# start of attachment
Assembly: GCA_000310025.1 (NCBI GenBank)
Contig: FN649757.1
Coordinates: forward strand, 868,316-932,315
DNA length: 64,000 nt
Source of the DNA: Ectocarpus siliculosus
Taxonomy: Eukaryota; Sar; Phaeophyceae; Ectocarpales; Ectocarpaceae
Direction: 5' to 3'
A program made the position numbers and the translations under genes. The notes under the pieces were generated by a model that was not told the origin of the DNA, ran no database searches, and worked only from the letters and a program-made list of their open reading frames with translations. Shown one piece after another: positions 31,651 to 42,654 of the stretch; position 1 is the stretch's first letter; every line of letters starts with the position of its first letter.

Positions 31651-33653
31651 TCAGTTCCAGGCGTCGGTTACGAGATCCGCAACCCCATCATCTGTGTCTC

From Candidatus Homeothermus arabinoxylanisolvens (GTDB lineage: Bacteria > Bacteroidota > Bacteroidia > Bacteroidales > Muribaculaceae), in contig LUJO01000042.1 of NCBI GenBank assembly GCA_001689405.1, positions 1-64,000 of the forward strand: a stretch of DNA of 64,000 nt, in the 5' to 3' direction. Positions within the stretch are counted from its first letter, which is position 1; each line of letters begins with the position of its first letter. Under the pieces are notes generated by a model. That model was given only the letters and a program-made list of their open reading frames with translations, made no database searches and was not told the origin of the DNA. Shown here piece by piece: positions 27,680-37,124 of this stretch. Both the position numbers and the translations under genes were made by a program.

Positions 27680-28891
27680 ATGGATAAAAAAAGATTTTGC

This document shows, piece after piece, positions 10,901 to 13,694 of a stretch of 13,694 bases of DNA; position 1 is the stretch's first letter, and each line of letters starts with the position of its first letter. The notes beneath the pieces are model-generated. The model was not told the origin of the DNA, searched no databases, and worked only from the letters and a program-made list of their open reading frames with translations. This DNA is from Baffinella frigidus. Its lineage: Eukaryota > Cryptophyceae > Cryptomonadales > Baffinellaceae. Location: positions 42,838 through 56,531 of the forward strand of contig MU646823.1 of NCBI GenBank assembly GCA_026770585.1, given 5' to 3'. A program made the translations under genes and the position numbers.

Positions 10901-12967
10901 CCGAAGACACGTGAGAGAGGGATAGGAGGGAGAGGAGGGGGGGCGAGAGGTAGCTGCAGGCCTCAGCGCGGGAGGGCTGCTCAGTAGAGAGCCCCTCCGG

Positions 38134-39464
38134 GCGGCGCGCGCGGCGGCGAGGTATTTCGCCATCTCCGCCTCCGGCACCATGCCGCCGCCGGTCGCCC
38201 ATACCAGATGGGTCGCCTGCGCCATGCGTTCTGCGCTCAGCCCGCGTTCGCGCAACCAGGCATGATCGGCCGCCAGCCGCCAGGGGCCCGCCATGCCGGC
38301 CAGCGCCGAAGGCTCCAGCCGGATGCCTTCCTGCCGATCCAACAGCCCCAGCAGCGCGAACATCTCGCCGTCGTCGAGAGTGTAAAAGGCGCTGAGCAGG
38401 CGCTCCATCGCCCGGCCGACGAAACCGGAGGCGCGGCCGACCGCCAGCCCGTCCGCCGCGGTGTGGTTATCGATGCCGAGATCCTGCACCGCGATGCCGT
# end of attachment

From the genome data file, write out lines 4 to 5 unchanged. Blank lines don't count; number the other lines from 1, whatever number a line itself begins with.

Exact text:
DNA length: 64,000 nt
Source of the DNA: Ectocarpus siliculosus